The courts are quick to handle sentences. Ivan Podkopayev was sentenced to 3 years in a penal colony. He pleaded guilty for spraying pepper spray in the direction of the law-enforcement agents. Entrepreneur Danila Beglets got a 2-year sentence despite his claims that he had happened to be on the set of the protest by accident and could not leave. Civic activist Konstantin Kotov got 4 years of penal colony under the article criminalising participation in five unsanctioned rallies in a row. This sentence caused strong public outcry, also because in the light of the fact that this new norm of the Russian Criminal Code was found unconstitutional with the ruling of the Constitutional Court from February 10, 2017.

The 3,5-year sentence on 24-year-old actor Pavel Ustinov has made the punitive system stumble. It would not be exaggeration to state that the overwhelming majority of the theatre and film community of Russia immediately launched a protest against the harsh sentence on the actor. On September 17th several Moscow theatres concluded their evening with words of support to Ustinov. Flash mob in social media was initiated by another young actor, Alexander Pal.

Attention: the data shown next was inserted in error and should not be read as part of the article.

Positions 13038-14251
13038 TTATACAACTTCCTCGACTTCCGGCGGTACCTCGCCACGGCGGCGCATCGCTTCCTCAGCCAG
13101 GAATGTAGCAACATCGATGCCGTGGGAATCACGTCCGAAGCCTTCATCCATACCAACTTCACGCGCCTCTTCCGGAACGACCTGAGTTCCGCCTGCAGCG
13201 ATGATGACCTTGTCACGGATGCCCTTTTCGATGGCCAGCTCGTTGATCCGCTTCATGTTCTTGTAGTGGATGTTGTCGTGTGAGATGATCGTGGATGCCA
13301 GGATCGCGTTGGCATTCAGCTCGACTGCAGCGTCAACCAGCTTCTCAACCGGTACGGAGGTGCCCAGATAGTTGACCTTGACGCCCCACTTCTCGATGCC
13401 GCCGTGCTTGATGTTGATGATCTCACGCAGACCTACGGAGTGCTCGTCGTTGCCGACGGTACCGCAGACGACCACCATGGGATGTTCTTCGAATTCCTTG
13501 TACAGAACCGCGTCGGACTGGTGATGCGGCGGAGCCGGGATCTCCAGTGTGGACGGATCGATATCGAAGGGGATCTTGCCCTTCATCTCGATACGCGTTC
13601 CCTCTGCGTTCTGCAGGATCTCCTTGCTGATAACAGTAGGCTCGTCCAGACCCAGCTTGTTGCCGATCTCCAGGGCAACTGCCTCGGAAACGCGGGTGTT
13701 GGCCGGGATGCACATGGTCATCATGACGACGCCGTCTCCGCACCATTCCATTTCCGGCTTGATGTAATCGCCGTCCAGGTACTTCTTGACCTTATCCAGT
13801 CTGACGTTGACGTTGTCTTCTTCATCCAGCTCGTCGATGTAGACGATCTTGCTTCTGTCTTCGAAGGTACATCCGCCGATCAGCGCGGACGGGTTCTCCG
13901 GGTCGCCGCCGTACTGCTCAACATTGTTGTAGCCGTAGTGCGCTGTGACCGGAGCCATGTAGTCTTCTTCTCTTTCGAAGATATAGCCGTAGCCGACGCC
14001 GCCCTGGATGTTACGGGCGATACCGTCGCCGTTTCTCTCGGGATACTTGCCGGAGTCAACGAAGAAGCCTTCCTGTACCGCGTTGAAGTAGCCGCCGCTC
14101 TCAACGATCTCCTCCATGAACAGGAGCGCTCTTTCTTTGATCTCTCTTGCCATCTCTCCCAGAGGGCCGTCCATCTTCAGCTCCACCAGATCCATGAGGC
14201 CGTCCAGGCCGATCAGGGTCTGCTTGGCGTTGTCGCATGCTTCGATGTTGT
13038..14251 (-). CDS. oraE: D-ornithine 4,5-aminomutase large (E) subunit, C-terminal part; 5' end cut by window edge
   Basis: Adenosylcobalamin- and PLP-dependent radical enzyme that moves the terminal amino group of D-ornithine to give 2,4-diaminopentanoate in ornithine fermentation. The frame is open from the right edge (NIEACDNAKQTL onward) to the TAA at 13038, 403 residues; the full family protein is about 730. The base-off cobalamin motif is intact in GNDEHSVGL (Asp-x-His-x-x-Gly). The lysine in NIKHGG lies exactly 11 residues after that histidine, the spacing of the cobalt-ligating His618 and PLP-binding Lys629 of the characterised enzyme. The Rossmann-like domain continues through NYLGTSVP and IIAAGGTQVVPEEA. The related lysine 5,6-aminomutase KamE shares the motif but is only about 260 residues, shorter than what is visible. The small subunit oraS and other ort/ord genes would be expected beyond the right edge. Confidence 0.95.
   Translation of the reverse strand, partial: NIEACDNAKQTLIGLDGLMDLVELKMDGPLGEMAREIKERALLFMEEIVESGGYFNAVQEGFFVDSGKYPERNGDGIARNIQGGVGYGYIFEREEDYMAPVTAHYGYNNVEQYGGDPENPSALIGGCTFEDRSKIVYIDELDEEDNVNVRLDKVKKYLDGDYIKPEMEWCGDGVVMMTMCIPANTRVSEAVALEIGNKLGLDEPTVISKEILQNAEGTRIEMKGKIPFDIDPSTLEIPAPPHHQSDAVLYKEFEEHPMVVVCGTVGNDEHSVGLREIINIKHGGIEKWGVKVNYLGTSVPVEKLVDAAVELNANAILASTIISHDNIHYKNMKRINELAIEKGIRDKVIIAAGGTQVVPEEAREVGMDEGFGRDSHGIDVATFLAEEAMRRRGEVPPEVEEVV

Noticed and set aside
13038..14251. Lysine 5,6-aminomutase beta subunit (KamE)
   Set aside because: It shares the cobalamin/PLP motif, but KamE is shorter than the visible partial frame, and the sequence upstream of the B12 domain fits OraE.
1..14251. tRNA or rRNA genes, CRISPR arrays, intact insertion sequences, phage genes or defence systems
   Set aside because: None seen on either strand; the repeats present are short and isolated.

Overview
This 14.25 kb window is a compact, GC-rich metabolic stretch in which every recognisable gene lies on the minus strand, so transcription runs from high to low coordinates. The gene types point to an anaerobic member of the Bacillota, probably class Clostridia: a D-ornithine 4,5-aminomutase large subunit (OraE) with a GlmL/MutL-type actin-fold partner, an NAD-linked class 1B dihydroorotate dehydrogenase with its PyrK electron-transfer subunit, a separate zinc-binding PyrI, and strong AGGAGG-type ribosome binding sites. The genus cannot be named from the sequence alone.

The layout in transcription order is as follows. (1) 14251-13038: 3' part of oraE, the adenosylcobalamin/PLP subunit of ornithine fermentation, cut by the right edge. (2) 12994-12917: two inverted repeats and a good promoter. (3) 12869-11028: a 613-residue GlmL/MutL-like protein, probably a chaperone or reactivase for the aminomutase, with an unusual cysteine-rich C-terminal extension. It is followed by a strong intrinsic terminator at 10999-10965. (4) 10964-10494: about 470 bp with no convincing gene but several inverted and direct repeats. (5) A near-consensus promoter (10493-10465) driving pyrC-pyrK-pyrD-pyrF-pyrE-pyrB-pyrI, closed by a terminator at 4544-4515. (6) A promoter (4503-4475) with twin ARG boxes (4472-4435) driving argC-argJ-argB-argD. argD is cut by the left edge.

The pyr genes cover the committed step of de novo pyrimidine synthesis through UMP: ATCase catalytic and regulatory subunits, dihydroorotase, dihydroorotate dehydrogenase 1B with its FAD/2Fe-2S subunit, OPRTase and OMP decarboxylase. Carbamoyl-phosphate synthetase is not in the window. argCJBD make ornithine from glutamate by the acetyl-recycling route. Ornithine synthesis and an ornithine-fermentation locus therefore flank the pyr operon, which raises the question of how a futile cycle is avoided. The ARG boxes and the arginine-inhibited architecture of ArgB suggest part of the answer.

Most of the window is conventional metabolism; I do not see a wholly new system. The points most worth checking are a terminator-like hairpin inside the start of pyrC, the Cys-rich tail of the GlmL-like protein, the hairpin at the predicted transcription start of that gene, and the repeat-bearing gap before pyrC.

Online petition to free Konstantin Kotov raised more than 77000 signatures. The petition is still open to be signed.

By now more than 80 Russian Orthodox Priest have signed the petition in defence to people imprisoned in Moscow case, according to ”Pravmir” online media.The priests point out that punishment has to be proportionate to a breach of law. The priests appeal to the authorities of Russia stating that ”court hearings should not repressive and courts as such must not be used a tool to put down dissent”. Teachers launched their petition to stop reprisals . It has been signed by more than 2800 people in the matter of just 2 days.

They state that they ”teach children that they live in the constitutional state while after school their pupils realise that they be detained, arrested and brought to trial for a slogan with the article from the Constitution”.

Oksana Chelysheva